16. Kumar KK, Kumar KR, Pant GB (1997) Pre-monsoon maximum and minimum temperatures over India in relation to the summer monsoon rainfall. Int J Climatol 17:1115–1127CrossRefGoogle Scholar
  17. Lennartz S, Bunde A (2009) Trend evaluation in records with long-term memory: application to global warming. Geophys Res Lett 36:L16706CrossRefGoogle Scholar
  18. Mallows CL (1973) Some comments on Cp. Technometrics 15:661–675Google Scholar
  19. Malamud BD and Turcotte DL (1999) Advances in geophysics: long range persistence in geophysical time series, self-affine time series: I. Generation and analysis, Dmowska R and Saltzman B (ed.), pp 1–87. Academic press, San DiegoGoogle Scholar
  20. Mantis HT, Dickey WW (1945) Objective methods of forecasting the daily minimum and maximum temperature. In: Report number 4. Army Air Force, Weather Station, New York University, U.S.Google Scholar
  21. Mendelsohn R, Dinar A, Williams L (2006) The distributional impact of climate change on rich and poor countries. Environ Dev Econ 11:159–178CrossRefGoogle Scholar
  22. Mills CT (2014) Time series modelling of temperatures: an example from Kefalonia. Meteorol Appl 21:578–584CrossRefGoogle Scholar
  23. Monetti RA, Havlin S, Bunde A (2003) Long-term persistence in the sea surface temperature fluctuations. Physica A 320:581–589CrossRefGoogle Scholar
  24. Nagarajan R (2009) Drought assessment. Springer, The NetherlandGoogle Scholar
  25. Papailias F, Dias GF (2015) Forecasting long memory series subject to structural change: a two-stage approach. Int J Forecast 31:1056–1066CrossRefGoogle Scholar
  26. Pattantyús-Ábrahám M, Király A, Jánosi IM (2004) Nonuniversal atmospheric persistence: different scaling of daily minimum and maximum temperatures. Phys Rev E 69:021110CrossRefGoogle Scholar
  27. Paul RK, Birthal PS and Khokhar A. (2014) Structural breaks in mean temperature over agro-climatic zones in India. Sci World J.
  28. Paul RK, Birthal PS, Paul AK, Gurung B (2015a) Temperature trend in different agro-climatic zones in India. Mausam 66(4):841–846Google Scholar
  29. Paul RK, Samanta S, Gurung B (2015b) Monte Carlo simulation for comparison of different estimators of long memory parameter: an application of ARFIMA model for forecasting commodity price. Model Assist Stat Appl 10(2):116–127Google Scholar
  30. Paul RK (2017) Modelling long memory in maximum and minimum temperature series in India. Mausam 68(2):317–326Google Scholar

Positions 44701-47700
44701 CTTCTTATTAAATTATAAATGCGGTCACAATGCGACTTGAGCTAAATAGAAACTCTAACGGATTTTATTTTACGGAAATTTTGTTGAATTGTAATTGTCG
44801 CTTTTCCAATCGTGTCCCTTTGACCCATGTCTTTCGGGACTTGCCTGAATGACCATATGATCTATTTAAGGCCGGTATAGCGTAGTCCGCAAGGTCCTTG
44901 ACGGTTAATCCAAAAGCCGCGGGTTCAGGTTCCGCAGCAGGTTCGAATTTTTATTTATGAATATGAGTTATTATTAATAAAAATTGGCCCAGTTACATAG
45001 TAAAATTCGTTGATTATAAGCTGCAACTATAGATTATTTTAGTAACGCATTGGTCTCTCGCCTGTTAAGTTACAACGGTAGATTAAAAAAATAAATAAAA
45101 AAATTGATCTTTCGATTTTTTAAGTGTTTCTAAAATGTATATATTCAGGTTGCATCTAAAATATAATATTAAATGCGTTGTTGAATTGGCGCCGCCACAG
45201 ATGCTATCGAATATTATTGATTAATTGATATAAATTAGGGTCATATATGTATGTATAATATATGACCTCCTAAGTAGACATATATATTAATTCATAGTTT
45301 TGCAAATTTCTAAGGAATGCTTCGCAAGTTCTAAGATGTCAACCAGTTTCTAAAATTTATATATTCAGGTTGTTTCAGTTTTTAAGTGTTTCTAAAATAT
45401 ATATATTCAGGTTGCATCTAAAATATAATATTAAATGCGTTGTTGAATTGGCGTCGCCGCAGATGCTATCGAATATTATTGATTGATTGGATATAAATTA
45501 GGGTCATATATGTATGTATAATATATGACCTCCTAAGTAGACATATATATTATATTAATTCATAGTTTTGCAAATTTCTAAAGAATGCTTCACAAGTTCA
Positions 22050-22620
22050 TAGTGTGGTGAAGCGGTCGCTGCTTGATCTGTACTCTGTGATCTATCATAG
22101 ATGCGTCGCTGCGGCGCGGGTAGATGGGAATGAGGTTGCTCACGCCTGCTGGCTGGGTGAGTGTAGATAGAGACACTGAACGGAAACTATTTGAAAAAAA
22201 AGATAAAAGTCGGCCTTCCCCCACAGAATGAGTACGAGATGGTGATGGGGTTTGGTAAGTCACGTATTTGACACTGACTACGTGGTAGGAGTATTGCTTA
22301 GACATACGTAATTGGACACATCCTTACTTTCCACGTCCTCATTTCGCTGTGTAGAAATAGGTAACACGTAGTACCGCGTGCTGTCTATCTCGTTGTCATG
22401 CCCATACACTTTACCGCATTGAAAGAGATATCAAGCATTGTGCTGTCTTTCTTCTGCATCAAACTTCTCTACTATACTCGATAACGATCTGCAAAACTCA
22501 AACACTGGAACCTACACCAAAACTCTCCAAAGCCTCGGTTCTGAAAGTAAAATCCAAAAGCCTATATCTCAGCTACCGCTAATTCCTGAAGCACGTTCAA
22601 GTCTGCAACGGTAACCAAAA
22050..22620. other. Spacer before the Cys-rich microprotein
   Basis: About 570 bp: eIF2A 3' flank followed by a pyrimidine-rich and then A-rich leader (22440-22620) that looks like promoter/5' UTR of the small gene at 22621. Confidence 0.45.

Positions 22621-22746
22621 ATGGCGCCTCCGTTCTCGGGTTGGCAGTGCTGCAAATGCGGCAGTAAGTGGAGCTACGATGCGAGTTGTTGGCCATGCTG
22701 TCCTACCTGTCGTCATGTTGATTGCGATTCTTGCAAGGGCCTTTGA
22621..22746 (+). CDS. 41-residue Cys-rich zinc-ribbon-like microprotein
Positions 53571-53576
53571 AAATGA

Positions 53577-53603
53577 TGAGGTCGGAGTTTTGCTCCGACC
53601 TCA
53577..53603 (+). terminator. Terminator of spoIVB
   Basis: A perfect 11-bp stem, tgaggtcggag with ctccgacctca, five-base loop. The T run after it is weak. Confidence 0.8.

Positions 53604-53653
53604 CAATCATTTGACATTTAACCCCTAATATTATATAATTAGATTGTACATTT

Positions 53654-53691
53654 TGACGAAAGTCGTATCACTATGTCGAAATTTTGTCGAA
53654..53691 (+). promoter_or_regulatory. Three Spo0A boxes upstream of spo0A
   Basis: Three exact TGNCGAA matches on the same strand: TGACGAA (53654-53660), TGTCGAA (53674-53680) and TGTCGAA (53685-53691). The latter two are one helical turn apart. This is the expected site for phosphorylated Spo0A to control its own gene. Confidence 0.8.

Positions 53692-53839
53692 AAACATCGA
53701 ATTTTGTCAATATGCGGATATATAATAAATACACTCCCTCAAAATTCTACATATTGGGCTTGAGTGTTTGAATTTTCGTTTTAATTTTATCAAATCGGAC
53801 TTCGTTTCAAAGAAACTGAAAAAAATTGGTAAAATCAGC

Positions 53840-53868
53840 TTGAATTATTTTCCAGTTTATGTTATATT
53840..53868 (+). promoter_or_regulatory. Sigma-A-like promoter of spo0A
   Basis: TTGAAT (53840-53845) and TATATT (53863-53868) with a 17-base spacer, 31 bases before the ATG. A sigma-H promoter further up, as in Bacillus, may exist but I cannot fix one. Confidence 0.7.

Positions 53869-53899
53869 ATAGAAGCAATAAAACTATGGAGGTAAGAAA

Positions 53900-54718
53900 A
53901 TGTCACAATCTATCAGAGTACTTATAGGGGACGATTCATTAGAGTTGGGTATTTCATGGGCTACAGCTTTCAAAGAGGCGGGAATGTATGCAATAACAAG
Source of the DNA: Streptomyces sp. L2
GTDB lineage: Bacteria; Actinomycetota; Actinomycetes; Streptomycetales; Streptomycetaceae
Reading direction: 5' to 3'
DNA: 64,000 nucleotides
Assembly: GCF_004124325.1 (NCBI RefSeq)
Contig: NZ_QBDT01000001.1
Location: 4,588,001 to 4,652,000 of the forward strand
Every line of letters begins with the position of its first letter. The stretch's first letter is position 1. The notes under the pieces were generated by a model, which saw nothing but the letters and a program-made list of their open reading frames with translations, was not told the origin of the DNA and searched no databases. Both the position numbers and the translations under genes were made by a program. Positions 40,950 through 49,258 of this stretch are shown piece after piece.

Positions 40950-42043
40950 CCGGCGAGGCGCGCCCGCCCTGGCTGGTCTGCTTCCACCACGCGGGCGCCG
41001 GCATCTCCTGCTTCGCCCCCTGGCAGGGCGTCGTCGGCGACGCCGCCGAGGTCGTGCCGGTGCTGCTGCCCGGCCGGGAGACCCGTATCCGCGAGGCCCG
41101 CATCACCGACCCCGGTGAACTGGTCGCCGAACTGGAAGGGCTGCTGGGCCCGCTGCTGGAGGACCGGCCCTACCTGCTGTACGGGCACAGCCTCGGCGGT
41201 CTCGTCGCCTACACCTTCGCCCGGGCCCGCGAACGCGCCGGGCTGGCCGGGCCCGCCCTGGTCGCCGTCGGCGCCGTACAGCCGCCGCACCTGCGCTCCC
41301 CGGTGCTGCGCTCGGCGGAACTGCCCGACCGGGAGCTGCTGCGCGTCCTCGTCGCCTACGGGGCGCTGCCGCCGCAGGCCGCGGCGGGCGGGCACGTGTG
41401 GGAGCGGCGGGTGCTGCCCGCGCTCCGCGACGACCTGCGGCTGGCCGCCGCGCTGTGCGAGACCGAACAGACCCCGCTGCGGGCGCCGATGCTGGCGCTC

31. Pelletier JD (1997) Analysis and modeling of the natural variability of climate. J Clim 10:1331–1342CrossRefGoogle Scholar
  32. Percival DB, Walden AT (2000) Wavelet methods for time-series analysis. Cambridge Univ, Press, U.K.CrossRefGoogle Scholar
  33. Rohini P, Rajeevan M, Srivastava AK (2016) On the variability and increasing trends of heat waves over India. Sci Rep 6:26153CrossRefGoogle Scholar
  34. Sowell FB (1992) Maximum likelihood estimation of stationary univariate fractionally integrated time series models. J Econ 53:165–188CrossRefGoogle Scholar
  35. Spreen WC (1956) Empirically determined distributions of hourly temperatures. J Atmos Sci 13:351–355Google Scholar
  36. Ustaoglu B, Cigizoglub HK, Karaca M (2008) Forecast of daily mean, maximum and minimum temperature time series by three artificial neural network methods. Meteorol Appl 15:431–445CrossRefGoogle Scholar
  37. Van Loon H, Jenne RL (1975) Estimates of seasonal mean temperature, using persistence between seasons. Mon Weather Rev 103:1121–1128CrossRefGoogle Scholar
  38. Vyushin DI, Kushner PJ (2009) Power-law and long-memory characteristics of the atmospheric general circulation. J Clim 22:2890–2904CrossRefGoogle Scholar
  39. Wang CSH, Bauwens L, Hsiao C (2013) Forecasting a long memory process subject to structural breaks. J Econ 177:171–184CrossRefGoogle Scholar
  40. Werner R, Valev D, Danov D, Guineva V (2015) Study of structural break points in global and hemispheric temperature series by piecewise regression. Adv Space Res 56(11):2323–2334CrossRefGoogle Scholar
  41. Yuan N, Fu Z, Liu S (2014) Extracting climate memory using fractional integrated statistical model: a new perspective on climate prediction. Sci Rep 4:6577CrossRefGoogle Scholar

Copyright information

© Springer-Verlag GmbH Austria 2017

Authors and Affiliations

  1. 1.ICAR-Indian Agricultural Statistics Research InstituteNew DelhiIndia

Personalised recommendations